What is lost in this temptation to see the Albany Plan of Union as a precursor to the United States – specifically, to the US Constitution – is that the Albany Congress was convened not by any of the colonies, but by the Board of Trade in London. It was a British initiative, rather than an American one. Ben Franklin saw his plan as a way to strengthen colonial ties to Britain, and to integrate the colonies into the fabric of the British Empire. Moreover, not one single colony approved Franklin’s Plan of Union. The colonies rejected the Albany Plan because they were not interested in an American government coordinating the policies of the different colonies and having jurisdiction over and within these colonies.
This is why that second (and smaller) group of historians sees the Albany Plan as evidence for its alternate understanding of the American Revolution: as an effort to preserve the status quo. Instead of highlighting the settlers’ transformation into Americans during the colonial era, the story of the Albany Plan points to continuity – the colonists rejected Franklin’s Plan of Union because they remained traditionalist and conventional Englishmen, whose frame of reference and allegiance was provincial, not national. And they remained so during the American Revolution – the colonists who rejected the Albany Plan in 1754 to preserve colonial autonomy, rejected Britain’s imperial reforms for the very same purpose in 1776. They therefore enacted a constitution (the Articles of Confederation, the first US constitution) that enshrined the sovereignty of the individual states and denied the sovereignty of the United States of America. And they later strongly opposed the more nationalist Federal Constitution of 1787 on the same grounds, demanding assurances – in writing – about preserving state sovereignty and autonomy.
These historians can quote Franklin himself to support their assessment of American suspicions and fears regarding a common government. After the French and Indian War, Franklin revisited the rejection of the Albany Plan, explaining that the colonies had always been too fixated on their differing interests and circumstances, too attached to their autonomy, and too distrustful of one another to grant one colony power over another. “[However] necessary an Union of the Colonies has long been for their common Defense and Security against their Enemies, and how sensible soever each Colony has been of that Necessity, yet they have never been able to effect such an Union among themselves, nor even to agree in requesting the Mother Country to establish it for them.” That is, despite the settlers’ recognition of the practical benefits of a united government, “when they come to the Manner and Form of the Union, their weak Noddles are perfectly distracted.”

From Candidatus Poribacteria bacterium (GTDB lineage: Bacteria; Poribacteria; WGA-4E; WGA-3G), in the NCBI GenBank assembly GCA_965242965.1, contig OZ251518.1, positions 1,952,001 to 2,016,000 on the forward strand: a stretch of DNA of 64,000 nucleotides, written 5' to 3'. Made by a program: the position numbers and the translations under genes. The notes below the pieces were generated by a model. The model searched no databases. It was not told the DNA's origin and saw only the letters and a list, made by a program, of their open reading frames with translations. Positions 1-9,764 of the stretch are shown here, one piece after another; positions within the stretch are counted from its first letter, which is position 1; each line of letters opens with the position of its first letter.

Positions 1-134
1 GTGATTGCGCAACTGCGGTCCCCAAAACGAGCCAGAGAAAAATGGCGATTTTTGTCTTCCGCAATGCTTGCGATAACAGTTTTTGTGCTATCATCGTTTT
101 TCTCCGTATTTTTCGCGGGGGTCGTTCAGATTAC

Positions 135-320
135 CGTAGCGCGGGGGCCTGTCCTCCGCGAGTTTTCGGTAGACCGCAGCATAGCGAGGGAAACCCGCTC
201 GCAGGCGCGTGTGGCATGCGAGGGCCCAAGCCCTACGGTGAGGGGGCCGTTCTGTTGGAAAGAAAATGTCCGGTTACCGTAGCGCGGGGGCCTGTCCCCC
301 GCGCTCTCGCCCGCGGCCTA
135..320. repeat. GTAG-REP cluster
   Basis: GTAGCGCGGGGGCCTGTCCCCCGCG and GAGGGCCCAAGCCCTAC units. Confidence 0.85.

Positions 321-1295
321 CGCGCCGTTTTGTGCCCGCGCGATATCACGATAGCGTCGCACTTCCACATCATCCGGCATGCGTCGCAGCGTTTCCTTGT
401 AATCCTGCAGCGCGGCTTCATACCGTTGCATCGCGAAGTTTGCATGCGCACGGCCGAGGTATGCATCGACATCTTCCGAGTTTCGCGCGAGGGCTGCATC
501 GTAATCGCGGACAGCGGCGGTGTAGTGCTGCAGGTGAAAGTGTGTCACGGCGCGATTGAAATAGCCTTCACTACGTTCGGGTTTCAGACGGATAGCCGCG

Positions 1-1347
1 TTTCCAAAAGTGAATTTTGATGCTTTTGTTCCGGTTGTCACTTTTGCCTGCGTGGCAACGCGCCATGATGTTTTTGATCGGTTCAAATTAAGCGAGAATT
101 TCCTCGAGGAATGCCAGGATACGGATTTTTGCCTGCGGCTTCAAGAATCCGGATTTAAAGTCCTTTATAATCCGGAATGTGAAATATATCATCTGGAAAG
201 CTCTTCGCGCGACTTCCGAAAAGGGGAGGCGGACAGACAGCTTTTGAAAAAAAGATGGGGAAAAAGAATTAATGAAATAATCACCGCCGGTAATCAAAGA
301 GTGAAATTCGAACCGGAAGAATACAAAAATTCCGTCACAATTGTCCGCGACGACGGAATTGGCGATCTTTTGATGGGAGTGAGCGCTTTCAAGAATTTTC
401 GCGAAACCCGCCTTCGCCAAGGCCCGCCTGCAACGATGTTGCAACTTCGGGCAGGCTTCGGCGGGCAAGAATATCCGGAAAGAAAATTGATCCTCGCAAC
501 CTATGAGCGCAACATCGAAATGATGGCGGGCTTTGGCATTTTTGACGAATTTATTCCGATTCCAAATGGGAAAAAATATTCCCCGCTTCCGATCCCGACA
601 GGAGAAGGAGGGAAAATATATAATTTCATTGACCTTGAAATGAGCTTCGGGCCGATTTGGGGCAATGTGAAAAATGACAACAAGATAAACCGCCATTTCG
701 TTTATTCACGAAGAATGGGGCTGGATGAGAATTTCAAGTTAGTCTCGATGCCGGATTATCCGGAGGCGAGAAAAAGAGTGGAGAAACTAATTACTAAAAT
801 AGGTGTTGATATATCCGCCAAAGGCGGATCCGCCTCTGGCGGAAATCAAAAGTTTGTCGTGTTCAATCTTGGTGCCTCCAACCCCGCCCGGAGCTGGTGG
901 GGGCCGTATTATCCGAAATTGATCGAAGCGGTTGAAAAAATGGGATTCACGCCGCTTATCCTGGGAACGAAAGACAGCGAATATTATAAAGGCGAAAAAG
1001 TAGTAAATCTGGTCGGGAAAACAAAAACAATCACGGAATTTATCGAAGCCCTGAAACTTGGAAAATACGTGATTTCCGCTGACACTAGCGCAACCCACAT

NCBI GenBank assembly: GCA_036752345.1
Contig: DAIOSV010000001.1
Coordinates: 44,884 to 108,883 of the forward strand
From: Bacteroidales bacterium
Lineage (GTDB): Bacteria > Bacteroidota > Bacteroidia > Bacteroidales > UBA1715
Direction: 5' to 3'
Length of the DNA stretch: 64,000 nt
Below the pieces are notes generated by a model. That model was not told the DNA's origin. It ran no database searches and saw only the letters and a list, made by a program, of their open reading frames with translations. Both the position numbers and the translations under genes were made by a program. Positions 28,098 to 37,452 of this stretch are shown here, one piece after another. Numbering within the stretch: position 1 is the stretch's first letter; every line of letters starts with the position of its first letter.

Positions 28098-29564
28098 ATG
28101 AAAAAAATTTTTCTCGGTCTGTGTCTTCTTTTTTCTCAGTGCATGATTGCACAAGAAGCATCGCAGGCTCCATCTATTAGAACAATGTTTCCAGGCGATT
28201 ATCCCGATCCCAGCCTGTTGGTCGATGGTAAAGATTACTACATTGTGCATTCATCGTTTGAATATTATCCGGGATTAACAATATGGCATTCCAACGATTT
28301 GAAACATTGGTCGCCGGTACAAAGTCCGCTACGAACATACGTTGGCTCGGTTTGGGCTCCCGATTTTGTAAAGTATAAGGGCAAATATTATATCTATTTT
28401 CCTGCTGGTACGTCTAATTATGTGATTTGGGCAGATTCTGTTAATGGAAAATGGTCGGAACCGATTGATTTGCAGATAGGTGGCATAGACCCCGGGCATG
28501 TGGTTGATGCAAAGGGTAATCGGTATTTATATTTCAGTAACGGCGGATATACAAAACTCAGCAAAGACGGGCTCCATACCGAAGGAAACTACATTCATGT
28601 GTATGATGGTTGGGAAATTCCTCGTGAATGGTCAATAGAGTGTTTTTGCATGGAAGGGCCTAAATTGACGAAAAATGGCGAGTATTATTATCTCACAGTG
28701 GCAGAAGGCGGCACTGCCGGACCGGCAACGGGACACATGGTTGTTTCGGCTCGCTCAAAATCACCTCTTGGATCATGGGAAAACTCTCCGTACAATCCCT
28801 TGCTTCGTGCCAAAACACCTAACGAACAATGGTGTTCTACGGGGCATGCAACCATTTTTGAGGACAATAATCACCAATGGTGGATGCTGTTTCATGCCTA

In this debate among historians, Americans have generally preferred the first interpretation of the American Revolution over the second. They prefer to see the Revolution as a normal revolution – a revolution designed to enact change, rather than to preserve the status quo. They see the Revolution as a war of national liberation, designed to form a new (and novel) national government for a new nation, rather than as a conservative resistance movement designed to preserve the longstanding autonomy of local communities and local governments.
Thus, a cursory search on Google and Google Books about the Albany Plan yields results such as “Even though rejected, some features of this plan were later adopted in the Articles of Confederation and the Constitution”; “Nothing immediately came of the Albany Plan”; “the proverbial American unification genie was now out of the bag”; and “after the colonies survived this final onslaught of French imperial design, they would […] cultivate these seeds of union into the tender shoots of the Articles of Confederation that would pave the way for the Constitution of the United States.” Indeed, at the outbreak of the Revolutionary War (1775), it was Franklin who first proposed to the Continental Congress a “sketch for Articles of Confederation.” For these historians, therefore, and for the general public (generally), the story of the Albany Plan ends not with its rejection by American colonists, but rather with the ratification of the Federal Constitution, a plan of union, 34 years later.
Ben Franklin’s reputation did not suffer following the colonists’ rejection of his 1754 Plan of Union. He remained a widely popular and trusted public figure in Pennsylvania and the colonies generally. A decade later, during the Stamp Act crisis, Franklin again found himself at odds with his countrymen when he promoted yet another scheme to integrate the colonies more fully into Britain’s imperial structure (through direct representation for colonists in Parliament). As opposition to the Stamp Act rose to a fevered pitch, however, Franklin reversed himself to clarify his allegiance to the American cause, for which his countrymen rewarded him with acclaim and approval. Even the stream of reports about his sexual depravities failed to dampen Americans’ affection for him. Franklin’s immunity to historical revisionism – that is, his popularity among historians – is a reflection of his popularity with Americans in his own time. Other Founding Fathers (Washington, Jefferson, Hamilton, Madison, and Adams) have received rougher treatment from historians because, as chief executives, they necessarily took actions that drew the ire of half the country in their day. By contrast, Franklin was primarily an ambassador for America – first for Pennsylvania, then for other colonies, then for the United States of America. He thus aligned himself with the American consensus, which he articulated with charm and conviction. He is at the heart of the American consensus today because he took care to place himself there during his career in public life.
Guy Chet is Professor of American History at the University of North Texas, and author of The Colonists’ American Revolution: Preserving English Liberty, 1607-1783 (Wiley, 2019).